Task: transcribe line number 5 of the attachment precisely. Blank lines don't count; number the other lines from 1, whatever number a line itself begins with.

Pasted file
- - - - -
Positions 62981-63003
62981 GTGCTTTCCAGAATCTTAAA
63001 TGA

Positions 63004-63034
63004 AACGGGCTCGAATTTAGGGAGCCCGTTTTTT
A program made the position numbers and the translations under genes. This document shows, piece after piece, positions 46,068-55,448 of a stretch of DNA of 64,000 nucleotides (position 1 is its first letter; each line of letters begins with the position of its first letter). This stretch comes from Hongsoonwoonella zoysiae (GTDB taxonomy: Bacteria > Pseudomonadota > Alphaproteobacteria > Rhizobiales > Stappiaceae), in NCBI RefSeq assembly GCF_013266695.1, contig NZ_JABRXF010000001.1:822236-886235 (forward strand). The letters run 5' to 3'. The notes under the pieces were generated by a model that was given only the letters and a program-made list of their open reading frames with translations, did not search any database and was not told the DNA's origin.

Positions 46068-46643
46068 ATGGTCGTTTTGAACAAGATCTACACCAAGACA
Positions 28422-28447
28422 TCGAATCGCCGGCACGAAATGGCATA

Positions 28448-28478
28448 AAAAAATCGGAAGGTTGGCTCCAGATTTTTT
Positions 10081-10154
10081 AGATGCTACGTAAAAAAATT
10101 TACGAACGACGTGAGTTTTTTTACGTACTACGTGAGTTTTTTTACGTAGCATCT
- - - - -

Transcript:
63004 AACGGGCTCGAATTTAGGGAGCCCGTTTTTT